A tiny house leaves a small carbon footprint for lecturer Daniel Burmester

A summer spent installing a small-scale wind turbine at Victoria University of Wellington’s Kelburn campus evoked a life-changing passion in renewable energy for Daniel Burmester.

Daniel Burmester and his daughter, Charlee, outside their tiny house. The house is green with white doors and wooden steps leading up to the door.
Daniel Burmester and his daughter, Charlee, outside their tiny house

Now a lecturer in the University’s School of Engineering and Computer Science, Daniel lives ‘off the grid’ in a 2.5 metre by 8 metre home that relies on renewable energy.

Daniel, his wife Charlotte and daughter Charlee collect their own water and use solar power and a battery bank as their power sources. Daniel also teaches a course on renewable energy systems, sharing his knowledge and passion with his students.

“I’m a strong believer that if you’re teaching something, you should have real-life experience in it. The ability to speak from experience adds another layer to my teaching,” says Daniel.

After a lot of research into budget-friendly and sustainable alternatives to renting, Daniel discovered the tiny house movement, and built his own tiny house on a 3,000 square metre section in Pinehaven, Wellington.

Daniel’s desire for continuous learning was fuelled during the development of his new home. He did a lot of research into renewable energy, building codes and building practices. Daniel had only ever built a planter box, so there was plenty to learn.

Daniel credits some of his success to having studied electronic and computer systems engineering at undergraduate and postgraduate level at the University.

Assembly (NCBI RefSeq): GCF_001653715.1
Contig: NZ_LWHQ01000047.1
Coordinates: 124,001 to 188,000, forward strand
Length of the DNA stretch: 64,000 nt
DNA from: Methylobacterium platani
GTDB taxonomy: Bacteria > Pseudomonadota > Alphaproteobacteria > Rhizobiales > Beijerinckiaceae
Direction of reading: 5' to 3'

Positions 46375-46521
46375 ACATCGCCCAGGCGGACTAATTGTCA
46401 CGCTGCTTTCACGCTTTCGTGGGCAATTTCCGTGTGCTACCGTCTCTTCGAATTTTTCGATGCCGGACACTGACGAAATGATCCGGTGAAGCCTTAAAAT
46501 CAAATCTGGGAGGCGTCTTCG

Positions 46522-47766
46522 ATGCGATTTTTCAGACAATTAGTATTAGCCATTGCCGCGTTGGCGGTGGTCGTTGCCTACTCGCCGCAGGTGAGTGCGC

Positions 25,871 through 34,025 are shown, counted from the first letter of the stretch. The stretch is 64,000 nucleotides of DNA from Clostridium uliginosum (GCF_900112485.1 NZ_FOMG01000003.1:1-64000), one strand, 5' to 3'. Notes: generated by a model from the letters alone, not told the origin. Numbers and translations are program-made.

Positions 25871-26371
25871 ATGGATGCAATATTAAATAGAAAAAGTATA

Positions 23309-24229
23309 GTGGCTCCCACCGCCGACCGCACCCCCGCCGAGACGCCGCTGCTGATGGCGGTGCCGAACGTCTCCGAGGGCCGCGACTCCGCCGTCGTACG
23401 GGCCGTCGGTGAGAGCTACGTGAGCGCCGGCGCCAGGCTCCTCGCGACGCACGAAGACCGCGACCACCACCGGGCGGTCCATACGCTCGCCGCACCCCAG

“My study helped me with building my house for sure. The electronics side of things gave me insight into the off-grid electrical work. But, what’s more important I think is how studying gears you up to obtain knowledge.

“I was able to extract the information I needed, take a large project and make it very manageable, all through the skills I had obtained while studying. So, it helped me directly, and indirectly.”

He says there are many benefits in being self-sufficient and sustainable, but it’s a very involved lifestyle. There’s always something that needs to be done.

“You need to do your homework and know what you’re getting yourself into.

“It’s definitely worth it though. I get a great feeling of accomplishment sitting in our house knowing that everyone is safe, warm and dry. My wife and I consider ourselves to be very lucky,” says Daniel.

The University is working towards a sustainable future and contributing towards a clean and green environment.  The sustainability course that Daniel teaches is just one of the plethora of courses related to sustainability on offer at the University.